It all started just over five months ago, when Prince William of Great Britain and the comely Kate Middleton made the long-awaited announcement of their engagement.
"Let the royal hoopla begin," said my spouse, who is often quicker than me to spot and predict the kind of trendy folderol that will likely capture the attention of both the media and viewing public.
I've gotta admit that I was glad that our North Carolina TV-free status left me mostly shielded from the goings-on in these last couple of weeks before the actual nuptials. I saw enough of the so-called "news" shows excitedly discussing the style of Ms. Middleton's dress, state of her hair and all the other trappings of a royal wedding.
Now that we're back on the southeastern coast, where our only electronic media connection is via the internet and the television in the bedroom occupied by my wife's brother, I blithely ignored the whole thing, and so did she, until the big morning arrived.
"Matthew (her brother) just reminded me," she said excitedly. "Today's the wedding."
She disappeared, morning coffee in hand, to sit in rapt wonder in front of the cable-connected set he kindly provided. I got a few updates when she returned to refill her cup and grab a piece of toast.
Kate's dress was simple and beautiful. Her hair was worn down and elegant. He wore a military uniform of red, with a sky blue cap.
"Big deal," I thought, smugly as I remained engaged in my book and the ocean views in front of me.
She had just gone down to watch some more when she trudged back upstairs to our sitting room and plopped down beside me.
"I missed the kiss," she said.
"Oh, here," I said, puckering up.
"Not you and me," she replied. "William and Kate."
"Oh, I can probably find that on the internet for you," I said.
"No, I already saw the instant replay," she smiled. "I just wanted to see the real thing."
Now, my wife is easily one of the most sensible people I know; a person who clearly knows that a wedding between a handsome king-to-be and a pretty girl doesn't really mean much in a world that is bombarded daily by so much important, often unhappy news. Turns out, that's just why she cared enough to watch.
"A wedding is peaceful. It's happy," she said. "In this crazy world, we need a few more peaceful, happy things to pay attention to."
Meeting the mighty mollusk.
I've occasionally wondered what convinced people to eat oysters in the first place. It's not that they're especially attractive. Their shells, unlike the smooth pretty ones that wash up on coastal beaches, mostly resemble bumpy, sharp-edged rocks. And the actual mollusk, once revealed after the shell is pried open, is nothing more than a grey, slimy-looking lump. But a little research showed that people have, in fact, been eating oysters since prehistoric times and have been cultivating them for at least 2,000 years.
But not me.
Oh, I like oyster stew well enough, but I always figured it was the other ingredients that made the little suckers palatable. Fried oysters are kind of tasty, too, but again, just about anything goes down pretty easy with enough batter, oil, salt, pepper and other seasonings. I had even sampled the raw variety in the past, a beer-fueled rite of manly passage that included enough flavor-masking sauce to float a battleship and a quick gulp that was more like a fraternity initiation than a tasty mouthful to savor.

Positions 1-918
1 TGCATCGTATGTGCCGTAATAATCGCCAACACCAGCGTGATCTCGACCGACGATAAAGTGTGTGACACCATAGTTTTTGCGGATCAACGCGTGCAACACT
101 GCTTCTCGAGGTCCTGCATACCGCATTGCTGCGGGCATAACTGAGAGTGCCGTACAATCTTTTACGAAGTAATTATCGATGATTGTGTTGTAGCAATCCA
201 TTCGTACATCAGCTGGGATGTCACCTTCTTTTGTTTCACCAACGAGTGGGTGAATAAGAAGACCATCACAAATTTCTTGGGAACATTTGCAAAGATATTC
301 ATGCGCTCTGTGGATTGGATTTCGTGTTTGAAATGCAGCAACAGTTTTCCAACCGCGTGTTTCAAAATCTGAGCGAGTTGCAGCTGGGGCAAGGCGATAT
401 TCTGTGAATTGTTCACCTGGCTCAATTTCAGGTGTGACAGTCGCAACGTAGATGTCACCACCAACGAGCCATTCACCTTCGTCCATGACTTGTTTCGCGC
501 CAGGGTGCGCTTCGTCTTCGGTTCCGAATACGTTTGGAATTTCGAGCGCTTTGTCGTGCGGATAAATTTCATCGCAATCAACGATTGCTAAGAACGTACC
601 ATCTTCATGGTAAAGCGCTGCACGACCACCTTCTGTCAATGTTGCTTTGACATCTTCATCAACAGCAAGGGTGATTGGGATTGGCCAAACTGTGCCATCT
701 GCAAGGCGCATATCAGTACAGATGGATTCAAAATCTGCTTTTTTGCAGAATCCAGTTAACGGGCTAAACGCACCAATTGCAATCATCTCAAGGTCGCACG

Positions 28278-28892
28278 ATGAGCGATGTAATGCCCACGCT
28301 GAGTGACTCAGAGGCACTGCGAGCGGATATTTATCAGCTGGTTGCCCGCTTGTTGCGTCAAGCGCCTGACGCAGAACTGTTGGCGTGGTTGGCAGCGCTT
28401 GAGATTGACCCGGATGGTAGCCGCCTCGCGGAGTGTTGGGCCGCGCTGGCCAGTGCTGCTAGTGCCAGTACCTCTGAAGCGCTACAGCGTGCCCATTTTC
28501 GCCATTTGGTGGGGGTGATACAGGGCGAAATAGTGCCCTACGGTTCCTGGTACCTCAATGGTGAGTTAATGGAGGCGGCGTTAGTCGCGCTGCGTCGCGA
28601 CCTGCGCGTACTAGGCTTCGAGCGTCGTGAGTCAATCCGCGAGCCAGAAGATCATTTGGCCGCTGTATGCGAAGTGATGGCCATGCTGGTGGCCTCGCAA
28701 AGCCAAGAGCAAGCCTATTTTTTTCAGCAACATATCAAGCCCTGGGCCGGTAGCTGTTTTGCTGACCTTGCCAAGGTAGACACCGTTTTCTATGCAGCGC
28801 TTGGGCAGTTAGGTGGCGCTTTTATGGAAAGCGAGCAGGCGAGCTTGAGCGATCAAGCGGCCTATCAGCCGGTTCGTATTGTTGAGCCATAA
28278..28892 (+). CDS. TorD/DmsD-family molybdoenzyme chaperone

The little backwater inlet behind our beach house feeds out of the intercoastal waterway, a long, brackish river that is connected to the open sea in several spots. The waterway is, in fact, what makes our barrier island an island, separating it and many other coastal strips from the mainland. Our shallow inlet rises and falls with the ocean tides and is alive with waterbirds and small fish that fly out of the shallow water in a silvery panic when larger predators come a-calling, as well as when we ply those waters in our kayaks.
It was while on a bottom-scraping, low-tide kayak trip that I spotted what looked like piles and clumps of small rocky shapes along the banks and poking out of the murky water.
"Oysters," said an experienced friend. "You're in luck."
I mentioned this apparent abundance to son Patrick and his coastal Carolina born-and-bred wife, Susan, who promised to initiate me in the harvesting and proper preparation of the unseemly little bivalves. They showed up with a large bucket and a pair of what are locally called "Sneads Ferry Sneakers," the white pull-on rubber boots worn by area oystermen when working the mud-and-sand banks of the nearby fishing village of the same name.
Before I could say "cheeseburger, please," the pair of intrepid hunter-gatherers had paddled out into the inlet and began prying and knocking the shells loose and into their bucket. They hauled their bounty up to the kitchen, where they washed and steamed the shells, then opened them to display the just-cooked contents.
"Yummy," I thought, as I tried vainly to come up with a suddenly remembered allergy or religious reason why I shouldn't sample one of the slug-like creatures.
I am nothing if not adventurous, though, especially if others are watching, so I gamely popped one into my mouth, fully expecting the too-strong fishy flavor and rubbery texture I remembered from previous experiences when I accidently chewed before swallowing.
It was good.
It was delicious, in fact.
It was, as is the case with all seafood, a clear illustration of the difference between something just pulled from the water and something caught, processed and shipped to a land-locked midwestern supermarket or restaurant. Their catch was bountiful, so we tried them steamed, fried, grilled and even included in an astonishing fried cornbread recipe handed down to Susan from her grandmother.
Once again, our Illinois/North Carolina living experiment has taught me something.
And while oysters are but a small example, the real lesson is clear.
Try something new.
You might even like it.